Google recaptures gold for its work to automate treasury functions by choosing best-in-class systems from third-party vendors and integrating them in a way Treasurer Brent Callinicos describes as “very unique and ‘Googly.’”
Two years ago, Google won the top technology excellence award for integrating seven vendor solutions, and last year it took bronze for more pinpointed efforts. This year’s award covers five treasury initiatives, which include expanding Google’s payment infrastructure to cover non-treasury payments, using the Continuous Linked Settlement (CLS) service to cover all fixed-income transactions, and enhancing SunGard’s AvantGard Quantum software to improve cash forecasting.
Callinicos calls automating the reporting system, which integrates data from 14 internal and external sources, and expanding its compliance system to cover internal and external portfolios especially important.
In treasury and across the company, says Callinicos, Google’s strategy is to implement flexible systems with the capacity to handle its business three years in the future—whatever form it may take. Applying that strategy to servers, for example, allowed the company last year to turn on processing-intensive Google Instant, which shows search results as users type, even though that functionality was never envisioned when the servers were implemented years before.
Likewise, Google’s new reporting system far exceeds its current needs. “I don’t want to rip out systems to put in new ones,” Callinicos says. “I want to be able to put my foot on the accelerator and go even faster.”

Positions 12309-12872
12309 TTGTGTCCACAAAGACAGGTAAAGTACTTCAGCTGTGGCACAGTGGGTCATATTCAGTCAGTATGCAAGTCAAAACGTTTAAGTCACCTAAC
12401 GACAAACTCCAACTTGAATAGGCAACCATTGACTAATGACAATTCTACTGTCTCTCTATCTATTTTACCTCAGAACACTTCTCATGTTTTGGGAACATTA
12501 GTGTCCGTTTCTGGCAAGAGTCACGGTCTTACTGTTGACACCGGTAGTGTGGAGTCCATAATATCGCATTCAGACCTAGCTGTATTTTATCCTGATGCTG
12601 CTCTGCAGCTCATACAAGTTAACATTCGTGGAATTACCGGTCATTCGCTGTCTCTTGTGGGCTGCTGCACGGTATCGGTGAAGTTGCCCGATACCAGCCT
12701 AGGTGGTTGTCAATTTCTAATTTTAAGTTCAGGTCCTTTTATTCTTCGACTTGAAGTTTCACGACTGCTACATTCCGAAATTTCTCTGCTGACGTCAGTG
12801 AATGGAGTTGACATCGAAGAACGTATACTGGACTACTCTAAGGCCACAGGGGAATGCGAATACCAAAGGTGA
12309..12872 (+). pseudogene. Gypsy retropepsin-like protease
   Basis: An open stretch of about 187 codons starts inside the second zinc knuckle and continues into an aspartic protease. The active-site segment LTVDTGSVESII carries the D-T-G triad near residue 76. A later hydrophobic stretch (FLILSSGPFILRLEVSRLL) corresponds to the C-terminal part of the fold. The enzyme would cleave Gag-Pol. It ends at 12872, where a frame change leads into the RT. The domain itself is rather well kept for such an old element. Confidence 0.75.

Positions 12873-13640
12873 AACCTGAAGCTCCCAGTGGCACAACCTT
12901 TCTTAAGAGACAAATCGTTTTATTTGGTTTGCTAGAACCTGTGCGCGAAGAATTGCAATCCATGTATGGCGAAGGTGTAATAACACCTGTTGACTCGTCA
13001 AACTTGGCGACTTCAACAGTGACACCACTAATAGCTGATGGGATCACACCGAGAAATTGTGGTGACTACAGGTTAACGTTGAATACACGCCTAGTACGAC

Google had installed top-notch but siloed reporting systems. However, holistically viewing cash, credit risk, swap collateral status and other key factors required finding the appropriate person or logging into separate systems. Now, Callinicos receives electronic reports at 8 a.m. sharp and on demand throughout the day that summarize those areas. He can see Google’s current exposure to Europe, for example, and drill down to the details.
Equally timely reports are customized for other Google executives as well as traders.
“A few years back, we had 50% visibility into our cash and it took eight hours for that data to arrive; now we have 98% to 99% visibility and it’s in real time,” Callinicos says.
On the compliance front, Google implemented a State Street compliance offering. The company went from limited, spreadsheet-based visibility into the compliance status of its nearly $40 billion in internally and externally managed investments, to 100% coverage of all investments.
The new compliance system—like the reporting system—is designed to handle current activity as well as whatever the next three years bring. For example, Google is building a new, automated portfolio system that will facilitate investing in more asset classes and likely allow an increase in trading volume and additional traders.
“Every time you add people, systems and programs, you increase the compliance burden,” Callinicos says.
Google’s compliance system, however, will be able to handle it without major upgrades, as it automatically passes trades through 530 compliance tests. And the new reporting functionality will provide executives with nearly real-time visibility into potential violations. Increasing automation furthers the “Googly” goal of bringing systems together and generating gains in productivity, cost savings and even new revenue opportunities.
Callinicos points out that automating compliance, and especially reporting, gives greater visibility into the status of Google’s cash, allowing the company to reduce its cash and apply that resource more effectively elsewhere.
“I can give it to the portfolio management team to manage for a higher rate of return,” Callinicos says.